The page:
Diagnosing Prostate Cancer: Significant advancements being made
Prostate cancer is the second most common cancer in men, behind skin cancer
CHARLOTTE, N.C. (WBTV) - Although September was Prostate Cancer Awareness Month, doctors say it’s important that men be aware of the potential of prostate cancer year-round.
Prostate cancer is the second most common cancer in men, behind skin cancer.
It is also the second leading cancer cause of death in men behind lung cancer.
It’s important that men of a certain age be checked for prostate cancer.
It’s estimated that more than 34,000 men will die from prostate cancer this year.
That number is actually down from prior years, and it may be attributed in part to the way doctors look at prostate cancer treatment.
It’s something that might be characterized by the phrase “less is more.”
“If we were saying the single most important advancement in prostate cancer treatment over the last 10 years has actually been increased restraint shown by urologists, radiation oncologists, and their patients in the overtreatment of low-risk prostate cancer,” said Dr. James Kearns, from Atrium Health Levine Cancer Institute. “So when a man like you has Gleason 6 or Gleason Grade Group prostate cancer and is considered low risk, we know that upfront treatment with radiation or surgery doesn’t benefit.”
Dr. Kearns is considered to be one of the south’s leading prostate cancer specialists.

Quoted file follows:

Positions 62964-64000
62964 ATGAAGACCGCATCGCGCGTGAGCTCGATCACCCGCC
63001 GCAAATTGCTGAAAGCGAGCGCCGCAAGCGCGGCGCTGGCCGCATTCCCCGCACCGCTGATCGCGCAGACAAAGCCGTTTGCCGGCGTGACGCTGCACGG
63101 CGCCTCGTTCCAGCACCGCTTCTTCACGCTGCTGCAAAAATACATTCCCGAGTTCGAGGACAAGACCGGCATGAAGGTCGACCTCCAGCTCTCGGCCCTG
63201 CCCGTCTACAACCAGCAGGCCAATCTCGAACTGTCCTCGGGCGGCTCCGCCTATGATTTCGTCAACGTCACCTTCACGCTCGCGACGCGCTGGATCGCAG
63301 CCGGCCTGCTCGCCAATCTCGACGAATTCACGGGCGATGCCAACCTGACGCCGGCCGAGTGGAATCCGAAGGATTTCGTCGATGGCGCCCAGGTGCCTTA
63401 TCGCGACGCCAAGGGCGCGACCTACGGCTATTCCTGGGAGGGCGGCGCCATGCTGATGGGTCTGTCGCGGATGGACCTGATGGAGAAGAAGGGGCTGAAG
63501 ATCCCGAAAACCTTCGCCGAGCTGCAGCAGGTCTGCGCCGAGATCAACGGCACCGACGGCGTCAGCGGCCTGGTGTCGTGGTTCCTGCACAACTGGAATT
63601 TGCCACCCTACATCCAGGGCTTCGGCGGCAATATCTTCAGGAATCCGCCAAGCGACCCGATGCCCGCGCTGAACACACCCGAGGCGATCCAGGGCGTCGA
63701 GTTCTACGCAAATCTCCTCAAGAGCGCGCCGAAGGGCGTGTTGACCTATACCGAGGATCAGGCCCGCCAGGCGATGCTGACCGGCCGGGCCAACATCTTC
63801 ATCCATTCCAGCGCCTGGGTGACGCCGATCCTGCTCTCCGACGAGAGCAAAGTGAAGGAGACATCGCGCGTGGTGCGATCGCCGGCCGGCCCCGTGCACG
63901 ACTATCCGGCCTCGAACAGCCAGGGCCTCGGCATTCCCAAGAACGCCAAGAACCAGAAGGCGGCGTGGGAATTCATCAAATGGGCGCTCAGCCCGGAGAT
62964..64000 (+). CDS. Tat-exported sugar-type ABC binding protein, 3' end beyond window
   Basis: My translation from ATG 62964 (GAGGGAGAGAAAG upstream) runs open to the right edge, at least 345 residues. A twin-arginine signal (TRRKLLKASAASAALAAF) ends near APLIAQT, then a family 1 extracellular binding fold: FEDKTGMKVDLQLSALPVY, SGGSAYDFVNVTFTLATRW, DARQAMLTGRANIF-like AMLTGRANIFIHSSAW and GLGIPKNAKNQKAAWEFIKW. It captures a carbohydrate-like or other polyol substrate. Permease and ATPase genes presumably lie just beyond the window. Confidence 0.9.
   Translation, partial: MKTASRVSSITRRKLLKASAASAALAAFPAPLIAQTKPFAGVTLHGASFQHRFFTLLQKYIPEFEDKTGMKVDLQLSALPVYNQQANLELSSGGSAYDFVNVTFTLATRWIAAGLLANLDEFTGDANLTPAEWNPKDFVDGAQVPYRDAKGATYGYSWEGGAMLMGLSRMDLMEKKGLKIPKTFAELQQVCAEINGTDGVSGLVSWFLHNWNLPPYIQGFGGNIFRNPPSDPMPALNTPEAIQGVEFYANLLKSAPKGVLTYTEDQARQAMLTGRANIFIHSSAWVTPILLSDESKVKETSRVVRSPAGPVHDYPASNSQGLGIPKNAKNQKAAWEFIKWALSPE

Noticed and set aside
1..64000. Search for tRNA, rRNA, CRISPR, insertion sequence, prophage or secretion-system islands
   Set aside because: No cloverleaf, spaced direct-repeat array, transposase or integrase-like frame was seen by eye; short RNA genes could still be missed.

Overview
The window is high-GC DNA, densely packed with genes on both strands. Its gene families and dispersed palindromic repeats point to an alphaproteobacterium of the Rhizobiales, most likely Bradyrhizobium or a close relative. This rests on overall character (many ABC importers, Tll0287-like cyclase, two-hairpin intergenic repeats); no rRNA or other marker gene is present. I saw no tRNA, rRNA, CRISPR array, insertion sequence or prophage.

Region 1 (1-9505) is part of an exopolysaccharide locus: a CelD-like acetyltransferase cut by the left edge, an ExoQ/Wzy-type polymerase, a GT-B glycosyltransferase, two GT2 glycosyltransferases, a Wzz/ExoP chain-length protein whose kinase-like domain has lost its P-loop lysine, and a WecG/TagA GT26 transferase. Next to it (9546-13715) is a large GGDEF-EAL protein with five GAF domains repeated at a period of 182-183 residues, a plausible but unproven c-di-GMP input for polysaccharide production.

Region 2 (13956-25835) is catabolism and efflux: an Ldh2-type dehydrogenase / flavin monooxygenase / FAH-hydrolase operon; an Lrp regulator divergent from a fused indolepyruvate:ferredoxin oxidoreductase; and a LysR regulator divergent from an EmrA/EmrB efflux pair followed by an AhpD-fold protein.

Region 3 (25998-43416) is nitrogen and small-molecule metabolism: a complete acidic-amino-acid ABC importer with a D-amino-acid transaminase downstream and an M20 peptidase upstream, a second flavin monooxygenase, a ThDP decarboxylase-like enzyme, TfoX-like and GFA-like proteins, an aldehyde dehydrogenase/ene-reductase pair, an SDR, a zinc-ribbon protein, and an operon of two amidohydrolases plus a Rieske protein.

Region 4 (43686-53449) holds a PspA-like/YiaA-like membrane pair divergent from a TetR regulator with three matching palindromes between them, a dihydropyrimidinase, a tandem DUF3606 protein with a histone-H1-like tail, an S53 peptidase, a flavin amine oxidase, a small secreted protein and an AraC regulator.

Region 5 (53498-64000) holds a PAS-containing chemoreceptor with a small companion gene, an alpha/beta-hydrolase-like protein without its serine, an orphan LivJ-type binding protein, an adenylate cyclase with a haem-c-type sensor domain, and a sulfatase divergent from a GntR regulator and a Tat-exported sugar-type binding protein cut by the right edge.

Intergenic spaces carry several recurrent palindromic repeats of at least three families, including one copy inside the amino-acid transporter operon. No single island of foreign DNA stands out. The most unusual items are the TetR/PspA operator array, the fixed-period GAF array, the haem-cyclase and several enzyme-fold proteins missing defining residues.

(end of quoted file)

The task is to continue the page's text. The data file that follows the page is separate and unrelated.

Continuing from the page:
And in the interest of full disclosure, he’s also WBTV Anchor John Carter’s doctor.
Catching prostate cancer early is key.
In fact, the five-year survival rate for most people with local or regional prostate cancer is nearly 100 percent.
Dr. Kearns says he’s excited about the future of prostate cancer treatment.
“I think there’s a lot of excitement and a lot of research toward better understanding of how man’s genetics may impact his risk of developing prostate cancer over time,” Dr. Kearns said. “And we’re really excited about a lot of imaging technologies that are becoming available that may help us better diagnose and stage, or see how aggressive prostate cancer is upfront.”
Over the years, WBTV’s John Carter has chronicled his journey with prostate cancer as a means to encourage other men to be sure to get a prostate exam.
Carter is under an active surveillance program, and his biopsy last month brought good results.
The American Cancer Society recommends men should begin discussing prostate cancer screenings with their doctor around the age of 50 to 55.
Men with a history of prostate cancer in their family should begin screenings earlier.
The bottom line is to talk to your doctor about your prostate health.
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